Southwest Education Academy students display art in Cedar City – St George News
CEDAR TOWN — Art lovers interested in supporting young artists can do so by visiting the Cedar City offices where artwork created by local students adorns the brick walls.
Pieces include a watercolor cactus, a pen-drawn bristlecone pine, and an alpine lake oil painting, among others. Every piece is for sale, and 100% of the proceeds go to a junior or senior at Southwest Education Academy, the Iron County School District’s alternative high school, art teacher Tiffany Marchant said.
Additionally, Marchant said she has some exciting news to share with one of the students.
“We got our first sale,” she said. “A complete stranger left some money in an envelope at reception. So I’m going to give the money to the boy. I’m really excited to see his face.
Marchant said the school doesn’t have the space or funds to hold an art exhibit, but wants it to happen for its students. She applied for a grant from the Cedar City Arts Council and received $500. Additionally, Bruce Miner donated an additional $500 to the project, enabling Marchant to purchase oil painting supplies and frames for student art.
“Once they got the real oil paint brushes, they couldn’t believe the difference in what they could do, and they were so grateful,” Marchant said.
Students will continue to add to the exhibit and she expects more watercolors to be hung, Marchant added.
While most of her students won’t become artists, Marchant said she wanted them to be able to do something they didn’t think they could.
“I feel like it can give them confidence,” she said. “I feel like the arts create beauty in people’s lives, and I just want them to have some art in their lives.”
One student said the art exhibit was a nice change and she liked having her school involved.
Marchant said she plans to hold art shows every year, adding that she plans to apply for a $1,000 grant from the Iron County School District to fund next year’s project.
Southwestern Academy of Education
Marchant said the academy is “nothing short of a miracle” and the school is designed for students facing challenges, including those who are struggling to attend, who have fallen behind during COVID-19 closures and benefiting from smaller classrooms and more one-to-one support. Students must earn 24 credits to graduate, which is less than other high schools in the county, she said.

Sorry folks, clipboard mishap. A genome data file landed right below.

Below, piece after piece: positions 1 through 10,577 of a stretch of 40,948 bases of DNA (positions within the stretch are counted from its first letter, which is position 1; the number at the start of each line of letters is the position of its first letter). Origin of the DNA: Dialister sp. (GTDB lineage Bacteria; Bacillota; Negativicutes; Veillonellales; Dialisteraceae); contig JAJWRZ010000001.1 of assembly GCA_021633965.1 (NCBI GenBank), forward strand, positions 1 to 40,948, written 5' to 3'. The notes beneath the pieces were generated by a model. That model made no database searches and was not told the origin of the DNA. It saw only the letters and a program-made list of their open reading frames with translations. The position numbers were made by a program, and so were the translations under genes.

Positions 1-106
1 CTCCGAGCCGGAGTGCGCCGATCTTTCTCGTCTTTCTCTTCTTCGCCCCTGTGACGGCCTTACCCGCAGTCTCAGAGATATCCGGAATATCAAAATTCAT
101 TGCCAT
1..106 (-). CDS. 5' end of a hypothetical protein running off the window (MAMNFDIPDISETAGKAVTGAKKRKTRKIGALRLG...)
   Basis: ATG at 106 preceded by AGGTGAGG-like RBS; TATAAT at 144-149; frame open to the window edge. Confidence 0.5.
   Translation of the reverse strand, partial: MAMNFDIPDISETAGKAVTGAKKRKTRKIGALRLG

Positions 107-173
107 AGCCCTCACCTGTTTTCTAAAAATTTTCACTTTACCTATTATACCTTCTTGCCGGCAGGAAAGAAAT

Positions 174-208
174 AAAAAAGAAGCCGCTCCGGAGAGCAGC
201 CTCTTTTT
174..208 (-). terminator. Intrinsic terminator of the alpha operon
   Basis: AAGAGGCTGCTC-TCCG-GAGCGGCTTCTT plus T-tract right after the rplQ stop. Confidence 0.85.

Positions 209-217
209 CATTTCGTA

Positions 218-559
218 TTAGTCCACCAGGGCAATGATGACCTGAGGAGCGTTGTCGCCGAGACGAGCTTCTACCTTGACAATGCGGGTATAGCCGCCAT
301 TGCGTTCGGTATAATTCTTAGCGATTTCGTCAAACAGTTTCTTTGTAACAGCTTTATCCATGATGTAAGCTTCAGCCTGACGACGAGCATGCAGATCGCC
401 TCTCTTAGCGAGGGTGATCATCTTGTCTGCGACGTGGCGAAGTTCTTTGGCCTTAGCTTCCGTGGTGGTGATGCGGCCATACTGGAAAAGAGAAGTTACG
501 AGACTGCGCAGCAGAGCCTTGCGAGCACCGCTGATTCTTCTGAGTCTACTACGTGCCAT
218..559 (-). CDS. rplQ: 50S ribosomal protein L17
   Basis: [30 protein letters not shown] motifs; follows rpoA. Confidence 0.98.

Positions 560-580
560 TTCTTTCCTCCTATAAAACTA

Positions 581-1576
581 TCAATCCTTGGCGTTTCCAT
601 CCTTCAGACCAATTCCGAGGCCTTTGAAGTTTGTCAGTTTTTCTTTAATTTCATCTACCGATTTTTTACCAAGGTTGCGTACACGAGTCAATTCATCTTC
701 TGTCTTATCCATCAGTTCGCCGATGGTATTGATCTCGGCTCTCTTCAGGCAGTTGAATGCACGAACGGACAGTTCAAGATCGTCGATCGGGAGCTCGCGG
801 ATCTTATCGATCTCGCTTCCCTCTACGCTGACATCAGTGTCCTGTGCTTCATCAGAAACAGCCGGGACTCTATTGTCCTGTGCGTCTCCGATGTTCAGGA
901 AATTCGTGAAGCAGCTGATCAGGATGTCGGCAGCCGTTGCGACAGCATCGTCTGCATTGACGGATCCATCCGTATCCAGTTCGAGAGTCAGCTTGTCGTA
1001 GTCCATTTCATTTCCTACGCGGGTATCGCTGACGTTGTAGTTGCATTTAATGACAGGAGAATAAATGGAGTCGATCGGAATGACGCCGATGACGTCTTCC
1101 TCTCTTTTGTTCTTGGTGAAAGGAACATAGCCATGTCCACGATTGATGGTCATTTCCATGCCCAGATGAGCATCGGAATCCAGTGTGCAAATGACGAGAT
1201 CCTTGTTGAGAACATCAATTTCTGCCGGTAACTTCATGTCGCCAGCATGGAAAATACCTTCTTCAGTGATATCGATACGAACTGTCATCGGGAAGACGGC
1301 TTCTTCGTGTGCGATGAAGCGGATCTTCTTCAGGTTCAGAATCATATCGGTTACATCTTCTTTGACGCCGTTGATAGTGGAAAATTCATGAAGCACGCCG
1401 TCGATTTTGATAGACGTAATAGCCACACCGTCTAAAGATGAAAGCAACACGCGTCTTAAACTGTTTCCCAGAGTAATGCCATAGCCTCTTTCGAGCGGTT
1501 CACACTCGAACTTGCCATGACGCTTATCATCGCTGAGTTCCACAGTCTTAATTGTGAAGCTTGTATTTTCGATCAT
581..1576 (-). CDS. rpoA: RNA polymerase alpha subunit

One student said he didn’t know much about the school before enrolling except that he would need fewer credits to graduate.
“But, I really like it here and I’m moving on,” he said.
Jesus Rodriquez, 18, whose art is on display in the exhibit, said he tried harder at the academy than at his old high school because he felt the teachers were more patients. Other students echoed his statements. Marchant said she was able to help more students individually because there were fewer students per class.
Some students started the semester not sure they could create art, but gained confidence over the school year, Marchant said, adding that it’s gratifying to see the light in their eyes as they go. succeed.
Health and physical education teacher April Earl said the hardest part of her job is seeing students’ potential when they can’t, and it’s amazing when students start to believe in themselves. She added that the students produce amazing works of art.
“Whenever you are successful, you are able to believe that maybe you can be successful elsewhere, especially in school,” Earl said. “School is really difficult for them because they didn’t pass. So if you can get them to do well in school, they can change their lives.
Earl said people who want to support Southwest Education Academy classrooms can donate snacks, like granola bars or fruit snacks, noting that some students don’t have a lot of food at home.
Those interested in viewing student artwork can do so by visiting the Cedar City offices at 10 North Main Street where the exhibit will be on view through May 20.
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